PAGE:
Tricky Words in this week‘s OVI
Property. This is another English word which changes its meaning depending on whether it's used as a countable or uncountable noun. In the countable sense you can talk about a property or several properties, and then it means a characteristic feature of something, such as the properties of steel being malleability, ductility and endless recyclability. Or it means a piece of real estate, like a plot of land or a house and garden. In the uncountable sense it is just property, i.e. whatever you own, like when someone says “keep your hands off my property” (ruky preč od mojho majetku), or whatever someone has created, such as intellectual property (duševné vlastníctvo).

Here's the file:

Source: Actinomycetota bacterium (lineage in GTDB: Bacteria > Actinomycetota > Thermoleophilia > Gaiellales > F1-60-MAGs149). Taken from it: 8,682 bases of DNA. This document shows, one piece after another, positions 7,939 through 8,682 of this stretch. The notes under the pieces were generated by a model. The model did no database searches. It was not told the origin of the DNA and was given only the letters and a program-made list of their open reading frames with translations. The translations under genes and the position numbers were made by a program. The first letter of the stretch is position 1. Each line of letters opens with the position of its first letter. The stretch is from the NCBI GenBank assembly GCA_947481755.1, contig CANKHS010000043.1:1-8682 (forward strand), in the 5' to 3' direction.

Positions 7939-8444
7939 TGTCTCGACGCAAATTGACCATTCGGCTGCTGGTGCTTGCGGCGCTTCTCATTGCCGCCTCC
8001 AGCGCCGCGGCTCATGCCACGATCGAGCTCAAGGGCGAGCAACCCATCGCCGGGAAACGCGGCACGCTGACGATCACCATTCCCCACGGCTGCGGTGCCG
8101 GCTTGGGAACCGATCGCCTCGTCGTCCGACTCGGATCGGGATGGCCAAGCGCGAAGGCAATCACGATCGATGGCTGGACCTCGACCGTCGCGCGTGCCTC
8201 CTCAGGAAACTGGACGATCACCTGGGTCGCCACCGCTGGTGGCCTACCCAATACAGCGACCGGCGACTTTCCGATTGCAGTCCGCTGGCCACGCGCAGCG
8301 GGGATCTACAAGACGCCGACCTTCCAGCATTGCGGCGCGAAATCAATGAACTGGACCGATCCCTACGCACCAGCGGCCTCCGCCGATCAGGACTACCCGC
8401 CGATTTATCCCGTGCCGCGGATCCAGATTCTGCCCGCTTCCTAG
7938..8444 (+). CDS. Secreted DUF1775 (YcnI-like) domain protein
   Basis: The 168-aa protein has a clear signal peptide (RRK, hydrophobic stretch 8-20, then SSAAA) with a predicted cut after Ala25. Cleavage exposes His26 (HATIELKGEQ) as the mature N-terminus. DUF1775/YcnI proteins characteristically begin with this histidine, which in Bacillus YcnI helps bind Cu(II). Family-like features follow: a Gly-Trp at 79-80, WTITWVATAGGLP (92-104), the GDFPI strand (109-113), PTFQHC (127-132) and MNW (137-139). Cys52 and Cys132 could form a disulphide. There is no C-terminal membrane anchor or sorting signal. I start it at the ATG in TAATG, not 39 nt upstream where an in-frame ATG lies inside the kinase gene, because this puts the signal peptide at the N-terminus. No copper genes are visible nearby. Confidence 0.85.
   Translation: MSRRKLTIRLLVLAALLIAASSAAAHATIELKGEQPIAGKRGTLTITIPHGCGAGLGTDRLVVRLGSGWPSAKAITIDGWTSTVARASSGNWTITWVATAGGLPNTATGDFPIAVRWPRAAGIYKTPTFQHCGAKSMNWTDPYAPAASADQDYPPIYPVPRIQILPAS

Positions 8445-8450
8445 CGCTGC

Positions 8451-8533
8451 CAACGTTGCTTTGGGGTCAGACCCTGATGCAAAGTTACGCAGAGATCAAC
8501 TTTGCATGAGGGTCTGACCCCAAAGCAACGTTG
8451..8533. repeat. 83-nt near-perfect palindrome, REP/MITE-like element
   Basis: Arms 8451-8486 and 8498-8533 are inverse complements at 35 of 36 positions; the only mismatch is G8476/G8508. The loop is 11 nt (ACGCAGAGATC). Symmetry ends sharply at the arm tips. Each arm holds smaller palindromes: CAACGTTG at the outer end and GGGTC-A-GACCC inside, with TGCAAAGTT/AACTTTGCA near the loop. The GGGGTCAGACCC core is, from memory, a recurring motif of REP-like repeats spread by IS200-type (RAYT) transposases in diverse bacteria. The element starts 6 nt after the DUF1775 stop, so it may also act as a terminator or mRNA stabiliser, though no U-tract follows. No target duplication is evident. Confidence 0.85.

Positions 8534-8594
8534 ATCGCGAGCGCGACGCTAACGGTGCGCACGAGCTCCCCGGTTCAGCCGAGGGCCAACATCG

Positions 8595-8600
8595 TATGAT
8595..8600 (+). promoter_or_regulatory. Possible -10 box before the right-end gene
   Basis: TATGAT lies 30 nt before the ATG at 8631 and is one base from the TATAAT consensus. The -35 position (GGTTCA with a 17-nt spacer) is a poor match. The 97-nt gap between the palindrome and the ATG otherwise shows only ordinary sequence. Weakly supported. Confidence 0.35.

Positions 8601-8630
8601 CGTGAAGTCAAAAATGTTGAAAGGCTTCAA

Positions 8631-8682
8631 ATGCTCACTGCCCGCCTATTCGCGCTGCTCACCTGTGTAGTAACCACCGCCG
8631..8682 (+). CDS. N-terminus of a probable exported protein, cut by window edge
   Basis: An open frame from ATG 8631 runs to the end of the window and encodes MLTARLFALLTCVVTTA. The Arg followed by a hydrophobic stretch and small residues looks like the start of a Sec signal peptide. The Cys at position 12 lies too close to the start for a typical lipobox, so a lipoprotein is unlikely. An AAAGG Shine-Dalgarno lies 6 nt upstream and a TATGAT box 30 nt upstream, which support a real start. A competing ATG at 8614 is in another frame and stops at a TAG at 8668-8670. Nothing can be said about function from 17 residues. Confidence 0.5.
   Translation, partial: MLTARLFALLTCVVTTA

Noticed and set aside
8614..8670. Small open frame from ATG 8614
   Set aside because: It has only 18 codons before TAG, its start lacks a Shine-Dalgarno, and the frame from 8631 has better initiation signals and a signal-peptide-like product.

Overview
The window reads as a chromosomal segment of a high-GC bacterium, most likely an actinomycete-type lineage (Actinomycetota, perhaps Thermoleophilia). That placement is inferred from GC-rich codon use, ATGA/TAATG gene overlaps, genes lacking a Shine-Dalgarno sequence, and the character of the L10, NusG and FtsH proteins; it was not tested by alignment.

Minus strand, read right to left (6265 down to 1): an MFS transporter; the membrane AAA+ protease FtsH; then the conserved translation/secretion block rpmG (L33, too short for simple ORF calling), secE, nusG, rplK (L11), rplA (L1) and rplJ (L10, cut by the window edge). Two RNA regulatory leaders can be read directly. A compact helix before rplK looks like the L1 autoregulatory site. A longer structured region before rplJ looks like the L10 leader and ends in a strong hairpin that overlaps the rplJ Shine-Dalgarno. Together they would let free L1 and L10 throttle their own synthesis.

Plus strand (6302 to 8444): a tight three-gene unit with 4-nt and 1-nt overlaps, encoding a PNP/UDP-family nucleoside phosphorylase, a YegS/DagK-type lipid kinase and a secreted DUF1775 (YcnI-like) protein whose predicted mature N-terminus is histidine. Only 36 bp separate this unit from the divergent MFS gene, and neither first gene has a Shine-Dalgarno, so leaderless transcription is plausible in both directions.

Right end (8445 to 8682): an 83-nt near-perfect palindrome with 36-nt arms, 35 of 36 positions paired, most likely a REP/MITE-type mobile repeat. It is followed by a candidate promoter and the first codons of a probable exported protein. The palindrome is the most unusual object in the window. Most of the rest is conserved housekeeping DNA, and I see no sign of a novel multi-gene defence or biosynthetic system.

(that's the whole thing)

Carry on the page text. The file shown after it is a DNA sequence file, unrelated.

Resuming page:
Salamander. There's a theory that this name came into old Greek from the Persian language, being a combination of two words meaning “inner fire”. According to mythology it's a lizard (jašterica) which lives/survives in fire, and the typical kind or species (druh) found in Slovakia (black with bright yellow patches) is known as the “fire salamander” in English. It is toxic, and it can squirt drops of poison out of its back, so its yellow patches are really a warning to other animals against trying to eat it. As for being “fire-proof”, salamanders tend to live inside old, rotting logs of wood, and back in the day when people put such logs on the fire at home, they might have seen a salamander trying to escape from the heat and flames. People's imagination then produced the myth #mythbusters.